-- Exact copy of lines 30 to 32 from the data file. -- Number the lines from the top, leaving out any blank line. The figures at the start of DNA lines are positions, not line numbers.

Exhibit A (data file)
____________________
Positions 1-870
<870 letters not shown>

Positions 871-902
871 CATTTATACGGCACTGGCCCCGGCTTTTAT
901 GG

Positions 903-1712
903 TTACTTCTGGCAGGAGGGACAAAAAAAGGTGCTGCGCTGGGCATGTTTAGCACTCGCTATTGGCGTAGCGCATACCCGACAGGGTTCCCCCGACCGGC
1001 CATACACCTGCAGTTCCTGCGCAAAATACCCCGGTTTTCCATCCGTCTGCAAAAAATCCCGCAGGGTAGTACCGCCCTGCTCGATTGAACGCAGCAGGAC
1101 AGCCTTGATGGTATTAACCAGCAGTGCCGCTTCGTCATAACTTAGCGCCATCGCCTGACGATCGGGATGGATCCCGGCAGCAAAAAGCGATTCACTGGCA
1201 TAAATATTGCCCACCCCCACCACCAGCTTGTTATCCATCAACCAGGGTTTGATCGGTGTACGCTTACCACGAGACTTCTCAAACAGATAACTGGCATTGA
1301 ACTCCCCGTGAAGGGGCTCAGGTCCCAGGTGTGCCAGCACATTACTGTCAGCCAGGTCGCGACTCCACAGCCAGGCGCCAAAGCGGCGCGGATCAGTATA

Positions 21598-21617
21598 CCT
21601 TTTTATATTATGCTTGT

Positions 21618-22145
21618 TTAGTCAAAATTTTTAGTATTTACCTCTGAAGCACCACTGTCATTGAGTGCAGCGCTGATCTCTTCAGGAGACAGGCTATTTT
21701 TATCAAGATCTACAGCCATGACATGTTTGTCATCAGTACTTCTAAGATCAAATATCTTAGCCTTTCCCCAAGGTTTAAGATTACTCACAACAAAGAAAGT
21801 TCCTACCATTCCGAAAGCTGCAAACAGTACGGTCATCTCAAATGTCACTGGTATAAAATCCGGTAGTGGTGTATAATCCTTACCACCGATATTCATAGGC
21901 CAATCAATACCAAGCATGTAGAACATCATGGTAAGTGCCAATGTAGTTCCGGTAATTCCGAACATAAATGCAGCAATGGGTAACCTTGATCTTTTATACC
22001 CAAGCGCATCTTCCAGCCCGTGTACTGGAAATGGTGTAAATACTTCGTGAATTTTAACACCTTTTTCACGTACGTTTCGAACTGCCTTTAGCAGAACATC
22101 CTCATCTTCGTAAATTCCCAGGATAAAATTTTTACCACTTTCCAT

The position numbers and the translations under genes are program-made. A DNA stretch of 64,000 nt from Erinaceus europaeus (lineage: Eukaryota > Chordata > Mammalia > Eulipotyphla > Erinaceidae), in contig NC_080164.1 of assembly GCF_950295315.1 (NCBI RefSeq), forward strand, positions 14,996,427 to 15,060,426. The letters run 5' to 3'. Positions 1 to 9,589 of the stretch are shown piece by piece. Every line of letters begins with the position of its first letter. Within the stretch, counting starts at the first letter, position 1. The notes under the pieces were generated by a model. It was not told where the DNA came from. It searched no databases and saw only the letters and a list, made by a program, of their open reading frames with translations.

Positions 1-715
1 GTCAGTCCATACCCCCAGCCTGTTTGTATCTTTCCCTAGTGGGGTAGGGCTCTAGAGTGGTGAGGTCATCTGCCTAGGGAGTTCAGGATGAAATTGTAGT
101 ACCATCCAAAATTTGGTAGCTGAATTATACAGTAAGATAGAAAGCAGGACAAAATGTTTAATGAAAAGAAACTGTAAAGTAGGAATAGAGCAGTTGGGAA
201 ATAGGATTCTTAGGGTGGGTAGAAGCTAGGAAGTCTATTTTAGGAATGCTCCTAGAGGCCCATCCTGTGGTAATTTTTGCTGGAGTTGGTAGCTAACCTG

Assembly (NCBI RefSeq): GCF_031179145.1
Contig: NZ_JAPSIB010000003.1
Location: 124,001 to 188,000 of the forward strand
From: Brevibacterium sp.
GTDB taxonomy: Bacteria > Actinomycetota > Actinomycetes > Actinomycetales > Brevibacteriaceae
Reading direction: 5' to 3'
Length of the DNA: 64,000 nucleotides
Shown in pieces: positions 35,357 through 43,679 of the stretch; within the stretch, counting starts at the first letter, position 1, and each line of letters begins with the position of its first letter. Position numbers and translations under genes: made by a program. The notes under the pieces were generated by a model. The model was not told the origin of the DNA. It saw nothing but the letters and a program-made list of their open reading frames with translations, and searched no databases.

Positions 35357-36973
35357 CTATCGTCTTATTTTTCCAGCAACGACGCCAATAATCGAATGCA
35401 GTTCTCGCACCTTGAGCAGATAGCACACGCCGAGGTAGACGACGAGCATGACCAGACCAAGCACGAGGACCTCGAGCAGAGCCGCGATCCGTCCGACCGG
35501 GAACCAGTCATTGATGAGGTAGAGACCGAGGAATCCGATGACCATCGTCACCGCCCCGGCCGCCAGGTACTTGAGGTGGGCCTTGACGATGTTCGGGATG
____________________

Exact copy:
From: Brevibacterium sp.
GTDB taxonomy: Bacteria > Actinomycetota > Actinomycetes > Actinomycetales > Brevibacteriaceae
Reading direction: 5' to 3'